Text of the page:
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China's Military-Style Rehab For Teen Addicts Of Gaming, Chat And Cybersex

At China Young Mental Development Base
At China Young Mental Development Base
Gabriele Battaglia

BEIJING — A military-style boot camp in Beijing's suburbs is at the front line of China's battle against Internet addiction, a disorder that the government claims is afflicting millions of its children. The camp run by an army colonel is where desperate parents are sending their children in the hopes of weaning them off online games, cybersex and chats.

The China Young Mental Development Base in Daxing district uses a blend of therapy and military drills to treat children such as 18-year-old Wang Dewei, the son of middle-class officials in the Hebei province. He says they forced him to come here.

"I had constant arguments with my parents, and instead of heading home after school I used to sneak off to an Internet café," he says. "The first time I saw the psychologists I started crying because my parents had tricked me. They told me we were going to Beijing on a day trip and instead they took me here. They just want me to study so I can make money."

Center director Dr. Tao Ran says most of the patients here come from wealthy families. Treatment costs more than $1,000 a month.

"They are generally the children of government officials or businessmen," Tao says. "They are from the wealthy middle class that puts a lot of pressure on their children. This creates conflicts and inferiority complexes."

Until recently, most of the children here were about 18 years old. But now the center is seeing children as young as 12 being sent here, and 90% of them are boys.

In today's class, Wang and the others are watching a documentary about the human body. One guy is asleep on the row of chairs. In a few minutes, he will have to march around the concrete grounds with the others wearing army-style uniforms.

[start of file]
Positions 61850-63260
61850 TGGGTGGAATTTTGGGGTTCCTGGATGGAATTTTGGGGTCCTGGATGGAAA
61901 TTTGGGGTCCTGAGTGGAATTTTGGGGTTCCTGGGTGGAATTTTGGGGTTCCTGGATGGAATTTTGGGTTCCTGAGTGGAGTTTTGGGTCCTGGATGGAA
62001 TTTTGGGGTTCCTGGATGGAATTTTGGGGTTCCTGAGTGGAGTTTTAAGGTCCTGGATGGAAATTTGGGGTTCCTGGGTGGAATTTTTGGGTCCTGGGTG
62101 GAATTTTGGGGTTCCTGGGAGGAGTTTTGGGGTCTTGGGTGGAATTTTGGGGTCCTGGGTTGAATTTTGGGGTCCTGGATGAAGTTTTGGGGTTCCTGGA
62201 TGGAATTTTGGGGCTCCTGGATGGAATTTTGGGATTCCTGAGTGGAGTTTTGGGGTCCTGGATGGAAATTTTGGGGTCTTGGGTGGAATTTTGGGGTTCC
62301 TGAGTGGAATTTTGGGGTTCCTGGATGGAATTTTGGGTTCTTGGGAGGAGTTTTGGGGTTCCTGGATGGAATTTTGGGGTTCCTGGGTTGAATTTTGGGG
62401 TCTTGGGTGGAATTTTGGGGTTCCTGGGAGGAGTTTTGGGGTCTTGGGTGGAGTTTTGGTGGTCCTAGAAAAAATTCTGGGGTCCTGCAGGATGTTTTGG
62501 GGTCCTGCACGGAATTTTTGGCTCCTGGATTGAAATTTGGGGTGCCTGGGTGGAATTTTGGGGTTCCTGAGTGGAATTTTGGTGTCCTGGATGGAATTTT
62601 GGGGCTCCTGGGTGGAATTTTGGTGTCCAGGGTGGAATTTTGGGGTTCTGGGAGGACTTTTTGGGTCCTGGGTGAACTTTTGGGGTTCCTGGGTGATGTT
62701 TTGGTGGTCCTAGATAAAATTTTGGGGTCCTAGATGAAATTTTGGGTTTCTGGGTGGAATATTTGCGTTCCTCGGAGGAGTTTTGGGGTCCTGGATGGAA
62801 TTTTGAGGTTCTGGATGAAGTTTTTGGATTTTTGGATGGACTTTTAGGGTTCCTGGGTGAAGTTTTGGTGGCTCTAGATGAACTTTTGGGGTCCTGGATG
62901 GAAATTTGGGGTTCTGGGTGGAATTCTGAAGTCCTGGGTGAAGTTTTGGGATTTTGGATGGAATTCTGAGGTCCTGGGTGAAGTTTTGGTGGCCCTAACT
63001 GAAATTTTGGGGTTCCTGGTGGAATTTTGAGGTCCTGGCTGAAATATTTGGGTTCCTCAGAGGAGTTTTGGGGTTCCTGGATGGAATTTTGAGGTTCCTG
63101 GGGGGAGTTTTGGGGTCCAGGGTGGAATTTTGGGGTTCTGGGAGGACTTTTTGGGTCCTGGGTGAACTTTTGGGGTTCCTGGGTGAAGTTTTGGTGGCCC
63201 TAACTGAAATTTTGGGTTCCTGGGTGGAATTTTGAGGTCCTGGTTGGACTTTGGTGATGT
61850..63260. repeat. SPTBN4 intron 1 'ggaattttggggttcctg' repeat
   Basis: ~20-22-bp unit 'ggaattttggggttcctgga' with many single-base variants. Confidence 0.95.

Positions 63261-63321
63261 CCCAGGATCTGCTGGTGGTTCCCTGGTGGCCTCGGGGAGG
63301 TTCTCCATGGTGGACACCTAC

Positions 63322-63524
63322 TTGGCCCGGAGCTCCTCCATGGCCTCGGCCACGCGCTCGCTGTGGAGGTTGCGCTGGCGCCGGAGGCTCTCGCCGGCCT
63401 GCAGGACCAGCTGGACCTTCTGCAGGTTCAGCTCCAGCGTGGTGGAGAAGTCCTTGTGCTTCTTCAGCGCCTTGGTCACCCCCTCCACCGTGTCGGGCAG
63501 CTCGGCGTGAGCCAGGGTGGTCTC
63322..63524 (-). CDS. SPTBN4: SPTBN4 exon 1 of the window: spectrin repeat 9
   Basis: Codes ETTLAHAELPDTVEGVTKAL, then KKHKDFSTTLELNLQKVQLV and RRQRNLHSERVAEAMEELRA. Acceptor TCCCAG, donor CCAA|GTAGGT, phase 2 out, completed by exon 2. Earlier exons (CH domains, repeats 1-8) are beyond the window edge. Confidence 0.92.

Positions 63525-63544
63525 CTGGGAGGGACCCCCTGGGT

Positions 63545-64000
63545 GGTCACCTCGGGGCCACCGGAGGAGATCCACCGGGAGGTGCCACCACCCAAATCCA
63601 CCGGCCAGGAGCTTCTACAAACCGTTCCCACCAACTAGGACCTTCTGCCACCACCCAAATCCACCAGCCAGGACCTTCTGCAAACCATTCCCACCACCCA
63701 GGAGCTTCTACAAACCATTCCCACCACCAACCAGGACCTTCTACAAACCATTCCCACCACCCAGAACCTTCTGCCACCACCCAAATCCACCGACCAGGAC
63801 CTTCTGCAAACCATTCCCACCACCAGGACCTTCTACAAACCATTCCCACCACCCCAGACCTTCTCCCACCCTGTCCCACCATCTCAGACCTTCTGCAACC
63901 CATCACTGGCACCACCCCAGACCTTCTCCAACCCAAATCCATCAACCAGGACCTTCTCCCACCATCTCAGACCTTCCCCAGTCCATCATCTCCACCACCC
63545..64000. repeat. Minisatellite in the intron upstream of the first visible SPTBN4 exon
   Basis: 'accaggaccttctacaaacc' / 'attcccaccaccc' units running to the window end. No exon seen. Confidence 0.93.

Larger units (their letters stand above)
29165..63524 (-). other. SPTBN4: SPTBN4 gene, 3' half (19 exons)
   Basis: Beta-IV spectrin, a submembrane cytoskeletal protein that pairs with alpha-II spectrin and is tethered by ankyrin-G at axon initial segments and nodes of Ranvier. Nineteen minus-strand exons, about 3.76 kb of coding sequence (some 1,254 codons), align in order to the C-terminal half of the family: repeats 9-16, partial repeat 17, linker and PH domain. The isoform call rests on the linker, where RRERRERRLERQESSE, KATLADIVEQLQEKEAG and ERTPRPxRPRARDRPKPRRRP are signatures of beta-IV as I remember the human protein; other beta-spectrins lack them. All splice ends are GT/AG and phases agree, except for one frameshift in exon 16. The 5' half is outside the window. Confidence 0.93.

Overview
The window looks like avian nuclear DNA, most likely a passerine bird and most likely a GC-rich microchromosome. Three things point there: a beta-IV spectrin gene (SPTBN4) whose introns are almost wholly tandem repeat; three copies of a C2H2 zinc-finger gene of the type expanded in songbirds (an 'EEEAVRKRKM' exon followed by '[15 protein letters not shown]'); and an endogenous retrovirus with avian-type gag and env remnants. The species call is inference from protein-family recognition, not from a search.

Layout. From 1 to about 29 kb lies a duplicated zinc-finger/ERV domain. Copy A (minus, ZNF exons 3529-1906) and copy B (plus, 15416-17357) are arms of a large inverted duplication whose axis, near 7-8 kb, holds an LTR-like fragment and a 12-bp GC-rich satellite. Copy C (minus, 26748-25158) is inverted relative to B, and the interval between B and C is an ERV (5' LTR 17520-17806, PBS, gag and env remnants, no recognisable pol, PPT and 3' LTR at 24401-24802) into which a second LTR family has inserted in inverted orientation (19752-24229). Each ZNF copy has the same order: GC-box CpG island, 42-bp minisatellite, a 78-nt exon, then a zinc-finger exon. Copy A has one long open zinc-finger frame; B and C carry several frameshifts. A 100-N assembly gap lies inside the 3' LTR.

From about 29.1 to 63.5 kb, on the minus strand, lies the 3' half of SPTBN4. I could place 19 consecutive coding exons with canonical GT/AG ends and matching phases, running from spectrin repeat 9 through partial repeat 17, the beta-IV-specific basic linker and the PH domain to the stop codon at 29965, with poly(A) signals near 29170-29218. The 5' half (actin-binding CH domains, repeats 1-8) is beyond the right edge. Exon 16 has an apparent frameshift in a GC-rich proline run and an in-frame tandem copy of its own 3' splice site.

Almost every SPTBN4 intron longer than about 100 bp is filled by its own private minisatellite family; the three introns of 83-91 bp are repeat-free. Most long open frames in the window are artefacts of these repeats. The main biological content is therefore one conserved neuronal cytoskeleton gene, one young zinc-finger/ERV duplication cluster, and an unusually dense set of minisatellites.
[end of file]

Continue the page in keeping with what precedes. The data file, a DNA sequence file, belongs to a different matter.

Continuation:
Camp military instructor Guo Ming is just 24, not much older than most of the patients.

"Due to their sluggish and disorderly lifestyles, they are weak when they arrive, so we give them physical training to increase their energy levels, and they improve very quickly," Guo says. "They play basketball, volleyball and football here. But we don't train them in combat sports. If they feel aggressive, there is a special room when you can let off steam by beating up a pillow."

Li Hua, the camp's deputy director, says it's important that they learn how to be team players. "It's important they obey the group, because at home they always object to their mothers and fathers," he says.

The Chinese way

Here they attend group and individual counseling sessions that Tao characterizes as uniquely "Chinese."

"This means that I'm not a psychologist who just sits and listens without interfering with my patient's inner life," he says. "I tell them what is good and what is not. This is the Chinese side, as well as the physical training."

He says the centers treats around 100 patients each month. Before 2008, the rehab center had a success rate of around 30%, but he estimates the figure is now closer to 85%. The parents are also required to attend boot camp on weekends, staying in a building on the opposite side of the courtyard.

Here they get lessons about how to deal with children without putting too much pressure on them.

Wang Dewei, who has been here for six months, is coming to the end of his treatment. The camp staff consider him a "model patient," and he's allowed to wear a camouflage uniform, like the military trainers, instead of the standard-issue green one.

He says he doesn't feel the need to go back to the computer and his relationship with his parents is getting better. He's looking forward to going home and is now a keen basketball player.

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